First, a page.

Pictured: During the Compost Tea Party on Nov. 15, at Rio Del Sol School in Oxnard, Dr. Linda Quiquivix with The Abundant Table speaks to first and third graders about native and medicinal plants. Photo by Emmma Aist.
by Kimberly Rivers
On Friday, Nov. 15, about 800 community members and volunteers converged on the campus of Rio Del Sol School in Oxnard for a day of hands-on workshops, tastings and activities in support of the school transitioning to a fully organic campus as part of the Pesticide-Free School Project, that began this summer with a Compost Tea Party at Rio Lindo School in Oxnard.
“The Pesticide-Free School Project is born from the desire to build soil on public maintained land,” said Florencia Ramirez, an Oxnard resident and local author (Eat Less Water) who helped organize the event. “Healthy soil can hold more water and carbon than soil treated with chemicals like herbicides and petroleum-based fertilizers.” Instead, compost teas and extracts will be used annually and, as soil health returns, phased out.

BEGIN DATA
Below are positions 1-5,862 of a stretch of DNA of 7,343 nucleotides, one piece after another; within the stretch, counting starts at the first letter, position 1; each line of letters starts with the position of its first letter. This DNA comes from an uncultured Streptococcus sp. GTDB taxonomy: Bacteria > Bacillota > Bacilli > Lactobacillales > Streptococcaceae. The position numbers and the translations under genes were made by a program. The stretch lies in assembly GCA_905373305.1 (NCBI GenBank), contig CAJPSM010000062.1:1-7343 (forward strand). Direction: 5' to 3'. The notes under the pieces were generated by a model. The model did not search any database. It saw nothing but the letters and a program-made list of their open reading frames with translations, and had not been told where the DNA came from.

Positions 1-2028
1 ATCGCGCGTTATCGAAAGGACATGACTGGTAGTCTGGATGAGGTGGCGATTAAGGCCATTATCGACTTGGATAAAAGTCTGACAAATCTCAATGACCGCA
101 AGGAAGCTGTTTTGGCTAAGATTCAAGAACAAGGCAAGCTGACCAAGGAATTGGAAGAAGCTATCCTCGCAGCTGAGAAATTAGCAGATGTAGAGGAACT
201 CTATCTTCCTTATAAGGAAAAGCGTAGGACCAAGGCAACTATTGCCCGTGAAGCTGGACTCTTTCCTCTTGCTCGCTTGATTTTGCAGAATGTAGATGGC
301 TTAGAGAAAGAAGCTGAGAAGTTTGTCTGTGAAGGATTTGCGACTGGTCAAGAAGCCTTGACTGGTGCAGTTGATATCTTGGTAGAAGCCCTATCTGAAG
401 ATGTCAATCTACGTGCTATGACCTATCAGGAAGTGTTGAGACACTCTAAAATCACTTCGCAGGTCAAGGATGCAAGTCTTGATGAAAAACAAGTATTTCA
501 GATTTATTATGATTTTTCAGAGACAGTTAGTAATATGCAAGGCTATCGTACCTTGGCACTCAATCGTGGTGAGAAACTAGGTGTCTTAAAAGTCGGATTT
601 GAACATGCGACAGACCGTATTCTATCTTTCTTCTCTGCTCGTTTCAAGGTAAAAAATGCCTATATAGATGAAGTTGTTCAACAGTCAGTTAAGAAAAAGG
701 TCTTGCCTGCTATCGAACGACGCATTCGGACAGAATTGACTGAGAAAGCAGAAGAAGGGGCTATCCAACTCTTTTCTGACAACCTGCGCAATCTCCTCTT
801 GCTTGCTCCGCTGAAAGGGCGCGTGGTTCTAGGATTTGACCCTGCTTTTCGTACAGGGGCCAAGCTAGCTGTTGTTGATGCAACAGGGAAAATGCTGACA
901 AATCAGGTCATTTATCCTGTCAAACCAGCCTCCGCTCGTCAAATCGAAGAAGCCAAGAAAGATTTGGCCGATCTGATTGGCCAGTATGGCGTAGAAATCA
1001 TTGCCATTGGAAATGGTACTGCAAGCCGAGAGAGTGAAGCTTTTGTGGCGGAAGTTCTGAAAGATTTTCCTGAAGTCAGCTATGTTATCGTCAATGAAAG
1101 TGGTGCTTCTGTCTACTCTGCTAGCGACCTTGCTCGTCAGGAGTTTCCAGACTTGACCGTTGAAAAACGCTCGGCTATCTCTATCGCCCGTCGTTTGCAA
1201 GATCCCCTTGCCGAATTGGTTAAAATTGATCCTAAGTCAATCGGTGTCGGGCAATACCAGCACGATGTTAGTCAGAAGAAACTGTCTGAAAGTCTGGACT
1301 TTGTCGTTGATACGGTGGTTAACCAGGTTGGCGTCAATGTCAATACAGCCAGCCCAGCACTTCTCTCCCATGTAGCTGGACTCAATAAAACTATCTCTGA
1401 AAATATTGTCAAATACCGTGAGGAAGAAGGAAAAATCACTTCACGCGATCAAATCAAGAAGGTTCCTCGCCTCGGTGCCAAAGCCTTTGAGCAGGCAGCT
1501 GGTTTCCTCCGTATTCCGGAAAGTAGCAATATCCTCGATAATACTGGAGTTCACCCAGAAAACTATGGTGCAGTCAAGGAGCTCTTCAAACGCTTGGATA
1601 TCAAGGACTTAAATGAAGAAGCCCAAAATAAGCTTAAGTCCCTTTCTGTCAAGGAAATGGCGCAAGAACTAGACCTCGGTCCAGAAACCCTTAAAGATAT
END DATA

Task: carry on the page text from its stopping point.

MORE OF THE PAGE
Students and volunteers applied compost tea to flower beds and grass areas on campus “to begin the process of building the soil,” said Ramirez. She said the concept of the Compost Tea Party is to spread the pesticide free plan to other schools, parks and government managed properties, like the Ventura County Government Center. “The blueprint will be made available as an open source online for any groups to replicate.”
Ramirez worked closely with youth leaders from Encampment for Citizenship (EFC), a national youth organization. EFC hosted a three-week summer camp this year at California State University Channel Islands and those participants created the Pesticide-Free School Project as their service learning project with EFC. The organization received a $12,000 grant from Patagonia for the program.
“The success of the event was a reflection of the many partnerships formed during the process,” said Ramirez. The project involved school administration, staff, faculty and the Parent Teacher Organization working with area experts including Dr. David White from The Center for Regenerative Agriculture, Integrated Pest Management specialists from Rincon-Vitova Insectary, the farm to table program of Oxnard Unified High School District and the Abundant Table. Ramirez noted that they all came together to “reimagine the role of soil as a solution to store carbon and water.”
Rio Del Sol School is a kindergarten through eighth grade school with a S.T.E.A.M. focused curriculum: Science, Technology, Engineering, Arts and Math. The school is located at 3001 North Ventura Road, Oxnard.